Submitted to: Journal of Theoretical and Applied Genetics
Publication Type: Peer Reviewed Journal
Publication Acceptance Date: May 5, 2008
Publication Date: August 1, 2008
Citation: Vandemark, G.J., Fourie, D., Miklas, P.N. 2008. Genotyping with Real-time PCR Reveals Recessive Epistasis Between Independent QTL Conferring Resistance to Common Bacterial Blight in Dry Bean. Journal of Theoretical and Applied Genetics.117:513-522. Interpretive Summary: Molecular markers are DNA sequences that can be useful for selecting plants with desired attributes for traits that are difficult to evaluate, such as disease resistance. However, many traits are not controlled by a single gene, but rather by an interaction between several genes, each of which may have different amounts of influence on trait expression. One of the most severe diseases of bean is a leaf and pod disease caused common bacterial blight (CBB). Up to 22 different genes have been implicated in the expression of resistance in bean to CBB. Historically, molecular markers associated with these resistance genes have only been able to determine if the gene of interest is present, but have not been able to distinguish plants with one copy of the gene from plants with two copies of the gene. Breeders need to be able to identify plants that have two copies of a gene of interest in order to assure that a variety produced from these plants uniformly expresses the trait. In addition, previously available molecular markers have not been useful for determining how different genes interact to confer resistance to CBB. Two important genes for resistance to CBB are referred to as BC420 and SU91. This paper describes the development of “real-time fluorescent PCR” assays that were used to determining whether plants have zero, one, or two copies of both BC420 and SU91 and to establish how these two genes interact to confer resistance to CBB. We observed the following relationships between these two genes: 1. Plants with no copies of SU91 are susceptible to CBB even if they have two copies of BC420; 2. Plants that have no copies of BC420 but at least one copy of SU91 express moderate disease resistance, and 3. The highest level of resistance occurs in plants that have at least one copy of both BC420 and SU91. These results indicate that bean breeders must pick plants that have copies of both of these genes in order to realize the highest levels of resistance possible. In addition, the PCR assay can be used to identify plants with desired gene combinations as seedlings. This will result in savings of thousands of dollars per breeding cycle in labor and facilities costs. These results will also make it possible to develop resistant varieties much faster than could be done using previously available molecular markers.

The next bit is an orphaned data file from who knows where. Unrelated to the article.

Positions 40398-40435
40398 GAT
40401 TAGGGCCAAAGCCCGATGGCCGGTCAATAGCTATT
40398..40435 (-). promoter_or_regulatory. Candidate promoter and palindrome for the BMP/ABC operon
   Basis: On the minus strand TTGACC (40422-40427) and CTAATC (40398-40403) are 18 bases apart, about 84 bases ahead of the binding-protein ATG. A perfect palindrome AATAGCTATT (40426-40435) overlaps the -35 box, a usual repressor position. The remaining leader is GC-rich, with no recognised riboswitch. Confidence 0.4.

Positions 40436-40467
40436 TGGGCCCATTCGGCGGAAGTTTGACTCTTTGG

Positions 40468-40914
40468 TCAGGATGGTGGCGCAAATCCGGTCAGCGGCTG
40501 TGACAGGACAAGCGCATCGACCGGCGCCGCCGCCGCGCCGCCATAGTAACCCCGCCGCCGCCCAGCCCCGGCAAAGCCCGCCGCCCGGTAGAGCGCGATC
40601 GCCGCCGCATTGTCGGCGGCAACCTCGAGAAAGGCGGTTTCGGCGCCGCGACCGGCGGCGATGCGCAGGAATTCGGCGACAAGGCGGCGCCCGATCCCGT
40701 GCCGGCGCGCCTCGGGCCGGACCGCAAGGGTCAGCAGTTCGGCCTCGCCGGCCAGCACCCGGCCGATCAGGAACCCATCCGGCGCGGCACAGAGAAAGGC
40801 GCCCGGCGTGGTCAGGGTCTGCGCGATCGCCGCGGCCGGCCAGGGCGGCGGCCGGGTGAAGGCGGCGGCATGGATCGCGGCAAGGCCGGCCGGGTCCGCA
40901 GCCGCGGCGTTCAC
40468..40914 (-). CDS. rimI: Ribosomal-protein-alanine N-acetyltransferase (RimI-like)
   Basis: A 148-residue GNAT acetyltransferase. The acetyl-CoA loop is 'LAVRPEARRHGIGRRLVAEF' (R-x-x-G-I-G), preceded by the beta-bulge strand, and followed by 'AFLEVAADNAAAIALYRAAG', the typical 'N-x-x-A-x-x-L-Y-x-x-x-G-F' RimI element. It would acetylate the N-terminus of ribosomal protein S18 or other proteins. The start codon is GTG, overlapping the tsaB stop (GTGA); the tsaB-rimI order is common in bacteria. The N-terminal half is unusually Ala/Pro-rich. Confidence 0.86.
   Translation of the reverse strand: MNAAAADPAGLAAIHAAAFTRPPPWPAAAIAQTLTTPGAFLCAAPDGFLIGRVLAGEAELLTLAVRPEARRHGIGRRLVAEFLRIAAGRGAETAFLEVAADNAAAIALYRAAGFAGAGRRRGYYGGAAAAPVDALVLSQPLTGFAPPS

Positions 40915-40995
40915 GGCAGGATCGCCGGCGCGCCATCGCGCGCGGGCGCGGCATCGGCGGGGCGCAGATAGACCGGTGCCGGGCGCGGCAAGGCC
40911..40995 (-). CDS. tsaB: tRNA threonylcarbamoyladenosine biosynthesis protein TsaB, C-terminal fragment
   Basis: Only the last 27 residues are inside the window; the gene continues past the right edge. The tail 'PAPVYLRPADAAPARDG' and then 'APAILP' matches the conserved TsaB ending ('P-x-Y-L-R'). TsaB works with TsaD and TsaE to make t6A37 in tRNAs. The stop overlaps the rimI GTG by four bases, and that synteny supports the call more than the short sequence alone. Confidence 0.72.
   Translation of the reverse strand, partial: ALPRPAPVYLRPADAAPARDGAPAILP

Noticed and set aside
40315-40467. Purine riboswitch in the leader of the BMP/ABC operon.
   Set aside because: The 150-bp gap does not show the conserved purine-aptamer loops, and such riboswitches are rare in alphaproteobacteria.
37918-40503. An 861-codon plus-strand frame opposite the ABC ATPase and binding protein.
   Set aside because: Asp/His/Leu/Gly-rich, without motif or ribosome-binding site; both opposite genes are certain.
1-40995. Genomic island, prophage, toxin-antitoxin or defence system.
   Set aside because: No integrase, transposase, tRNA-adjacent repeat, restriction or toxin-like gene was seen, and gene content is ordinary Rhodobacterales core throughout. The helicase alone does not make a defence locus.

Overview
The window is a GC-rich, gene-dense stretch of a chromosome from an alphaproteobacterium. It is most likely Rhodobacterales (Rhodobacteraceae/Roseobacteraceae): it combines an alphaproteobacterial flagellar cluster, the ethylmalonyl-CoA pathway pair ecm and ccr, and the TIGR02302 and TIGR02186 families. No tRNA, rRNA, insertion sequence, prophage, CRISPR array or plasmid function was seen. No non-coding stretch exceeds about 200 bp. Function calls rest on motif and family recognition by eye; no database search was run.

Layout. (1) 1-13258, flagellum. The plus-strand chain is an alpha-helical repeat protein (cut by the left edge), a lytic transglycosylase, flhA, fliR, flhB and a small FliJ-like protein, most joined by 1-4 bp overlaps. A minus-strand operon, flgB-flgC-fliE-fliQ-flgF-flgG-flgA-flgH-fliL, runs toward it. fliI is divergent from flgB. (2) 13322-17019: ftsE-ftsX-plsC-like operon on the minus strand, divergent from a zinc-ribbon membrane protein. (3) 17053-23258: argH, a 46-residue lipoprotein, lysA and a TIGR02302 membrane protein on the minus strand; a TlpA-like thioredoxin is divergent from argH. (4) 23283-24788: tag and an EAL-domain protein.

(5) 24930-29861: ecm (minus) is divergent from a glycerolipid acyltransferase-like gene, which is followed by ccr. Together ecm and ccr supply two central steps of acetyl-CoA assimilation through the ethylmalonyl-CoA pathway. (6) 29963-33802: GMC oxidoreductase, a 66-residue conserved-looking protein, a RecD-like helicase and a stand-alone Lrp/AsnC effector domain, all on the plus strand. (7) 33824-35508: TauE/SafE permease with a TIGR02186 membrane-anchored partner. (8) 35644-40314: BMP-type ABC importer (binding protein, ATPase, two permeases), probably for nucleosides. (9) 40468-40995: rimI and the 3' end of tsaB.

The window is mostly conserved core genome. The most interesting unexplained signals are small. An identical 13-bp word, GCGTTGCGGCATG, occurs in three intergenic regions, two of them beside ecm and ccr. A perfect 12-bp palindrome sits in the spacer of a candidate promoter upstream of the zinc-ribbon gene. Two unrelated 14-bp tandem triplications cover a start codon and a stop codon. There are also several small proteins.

Technical Abstract: Resistance to common bacterial blight in common bean is a complex trait that is quantitatively inherited. Combining QTL is the current strategy for improving resistance in, but interactions among different QTL are unknown. We examined the interaction between two independent QTL present in dry bean breeding line XAN 159. The QTL were studied in a near isogenic population consisting of 120 BC6:F2 plants. Each BC6:F2 plant was evaluated for disease reaction at several time points after pathogen inoculation and the dominant SCAR markers linked with QTL on linkage groups B6 (BC420~QTL) and B8 (SU91~QTL) were interpreted as codominant markers using real time PCR assays. This enabled assignment of BC6F2 plants to all nine possible genotypes. Reaction to CBB in BC6:F2 plants was characterized by an epistatic interaction between BC420 and SU91 such that: i) the expression of BC420 was epistatically suppressed by a homozygous recessive su91//su91 genotype; ii) SU91//SU91 and SU91//su91 genotypes conditioned an intermediate disease reaction when homozygous recessive for bc420//bc420; and iii) the highest level of disease resistance was conferred by genotypes with at least a single copy of both QTL (BC420//-; SU91//-). Segregation for resistance among BC6F3 plants derived from BC6F2 plants that were heterozygous for both QTL did not deviate significantly from expected ratios of 9 resistant: 3 moderately resistant: 4 susceptible. This is consistent with a duplicate recessive epistatic model of inheritance between two loci. These results indicate breeders will realize greatest gains in resistance to CBB by selecting breeding materials that are fixed for both QTL. This is a first report of a qualitative digenic model of inheritance discerning an interaction between two QTL conditioning disease resistance in plants.